It was over dinner in a little Italian restaurant in Baltimore two Sundays ago that Henry Bosz popped the question: would his dinner partner, Maria, take a job as his personal secretary?

A simple, straightforward situation - but there were a few underlying complications. For one thing, Henry Bosz, as head of Maryland's Department of Personnel, is the man who stands behind the administration of the state's personnel rules and regulations.

For another, his dinner partner Maria is also his wife.

Maryland has no nepotism rule forbidding a state government official from hiring a wife or relative as his secretary? At the same time, there are no civil service constraints or requirements that applicants take competitive tests for top clerical jobs.

So, with no legal barriers in the way, Mrs. Bosz considered the offer for a day and then accepted.

Unlike most accounts of public officials hiring their relatives, this one wasn't made public by resourceful reporters or high powered governmental probes. The man who made it public was Bosz, and he did it by releasing a press statement earlier this week.

"I was apprehensive," Bosz said in explaining his reasons for making the hiring of a $12,000-a-year secretary the subject of a statewide press release. "Not to the extent that I worried about bureaucratic acceptance of the decision . . . but about public acceptance."

"I wanted to lay out the whole thing," Bosz said yesterday.

Mrs. Bosz is no stranger to state government: She is now, a $12,000-a-year secretary to the Maryland state school superintendant. She has worked for the state for 26 years, several years longer than her husband.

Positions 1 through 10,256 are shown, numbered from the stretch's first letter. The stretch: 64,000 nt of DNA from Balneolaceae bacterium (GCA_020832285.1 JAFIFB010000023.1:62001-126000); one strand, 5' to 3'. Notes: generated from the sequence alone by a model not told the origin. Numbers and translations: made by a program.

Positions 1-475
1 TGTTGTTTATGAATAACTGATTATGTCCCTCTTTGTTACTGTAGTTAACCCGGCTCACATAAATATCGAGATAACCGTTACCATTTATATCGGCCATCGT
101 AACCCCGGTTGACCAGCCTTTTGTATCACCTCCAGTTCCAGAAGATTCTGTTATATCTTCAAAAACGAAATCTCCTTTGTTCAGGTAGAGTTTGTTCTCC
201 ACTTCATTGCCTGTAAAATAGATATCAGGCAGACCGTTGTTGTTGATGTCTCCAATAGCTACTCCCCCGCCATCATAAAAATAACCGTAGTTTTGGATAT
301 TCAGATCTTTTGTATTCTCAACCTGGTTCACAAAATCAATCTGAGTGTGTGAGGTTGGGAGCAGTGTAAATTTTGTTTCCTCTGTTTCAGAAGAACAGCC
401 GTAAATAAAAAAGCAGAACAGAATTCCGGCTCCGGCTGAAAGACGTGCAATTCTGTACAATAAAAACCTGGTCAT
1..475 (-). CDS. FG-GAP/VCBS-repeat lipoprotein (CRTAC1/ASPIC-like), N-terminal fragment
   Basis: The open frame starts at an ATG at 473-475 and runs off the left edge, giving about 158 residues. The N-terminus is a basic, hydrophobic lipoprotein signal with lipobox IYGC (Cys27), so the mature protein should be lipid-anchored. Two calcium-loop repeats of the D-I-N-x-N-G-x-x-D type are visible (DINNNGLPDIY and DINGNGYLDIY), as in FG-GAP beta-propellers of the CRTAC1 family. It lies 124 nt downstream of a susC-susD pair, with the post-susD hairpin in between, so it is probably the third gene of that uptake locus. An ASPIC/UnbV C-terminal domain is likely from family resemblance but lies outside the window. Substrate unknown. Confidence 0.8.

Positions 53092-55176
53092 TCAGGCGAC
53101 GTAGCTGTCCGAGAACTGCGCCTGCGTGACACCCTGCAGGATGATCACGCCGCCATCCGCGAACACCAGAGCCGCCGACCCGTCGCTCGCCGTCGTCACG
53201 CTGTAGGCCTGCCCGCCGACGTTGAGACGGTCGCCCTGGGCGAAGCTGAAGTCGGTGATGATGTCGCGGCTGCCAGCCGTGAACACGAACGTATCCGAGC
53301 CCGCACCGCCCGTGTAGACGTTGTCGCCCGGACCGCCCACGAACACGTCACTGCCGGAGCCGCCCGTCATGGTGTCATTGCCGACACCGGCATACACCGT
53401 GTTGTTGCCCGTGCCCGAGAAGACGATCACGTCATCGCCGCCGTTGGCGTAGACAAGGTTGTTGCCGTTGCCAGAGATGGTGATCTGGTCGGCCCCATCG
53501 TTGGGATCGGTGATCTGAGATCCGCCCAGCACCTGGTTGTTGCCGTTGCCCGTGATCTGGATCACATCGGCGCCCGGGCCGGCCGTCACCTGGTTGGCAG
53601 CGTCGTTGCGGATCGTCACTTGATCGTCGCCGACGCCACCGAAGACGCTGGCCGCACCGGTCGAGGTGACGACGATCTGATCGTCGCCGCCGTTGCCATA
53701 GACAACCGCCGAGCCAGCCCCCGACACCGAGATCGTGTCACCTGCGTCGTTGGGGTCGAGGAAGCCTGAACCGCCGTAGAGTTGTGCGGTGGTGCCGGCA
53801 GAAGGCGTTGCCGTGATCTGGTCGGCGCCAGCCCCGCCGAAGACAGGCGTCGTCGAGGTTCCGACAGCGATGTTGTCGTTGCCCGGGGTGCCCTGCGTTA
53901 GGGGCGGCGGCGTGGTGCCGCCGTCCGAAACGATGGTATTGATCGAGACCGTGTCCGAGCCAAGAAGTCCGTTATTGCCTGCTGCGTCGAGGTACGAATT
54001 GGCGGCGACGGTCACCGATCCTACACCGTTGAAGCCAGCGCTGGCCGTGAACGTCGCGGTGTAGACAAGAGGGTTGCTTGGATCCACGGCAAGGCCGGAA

And, as both pointed out in interviews yesterday, they met while they worked at the Department of Mental Hygiene in the late 1950s and became an "office romance."

"She has better than two decades of experience working at top-level jobs in the state," Bosz said yesterday. "She has dealt with a number of the same people I have to deal with, so there'd be a minimum of adjustment for her.

"I think . . . I know that I'm getting a trained, top-level secretary," he concluded.

Mrs. Bosz said, however, that she "had mized emotions about this." The main reason was the circumstances under which the job became open: her husband's secretary for the last eight years, Eleanore Scott, had died suddenly of a previously undiagnosed case of acute leukemia.

Since Miss Scott had been coming to work daily until three days before her death, Bosz said he had no warning and no chance to scout around for a replacement for the woman who had been "the perfect secretary."

He received a number of phone calls of condolence, he said, some from women who dropped not-so-veiled hints about their interest in the newly open job of Administrative Aide II in his office.

The he thought of his wife. Immediately, he started calling longtime friends to see what reaction the appointment might bring. They advissed him to go ahead.

"I've been in the Department of Education for 12 1/2 years," Mrs. Bosz said. "This was something new." As for the raised eyebrows ever since henry became head of personnel for the state. That's nothing new."

She paused, then said with more than a tough of humor, "The marriage has been very smooth up to this point . . . I hope it stays that way."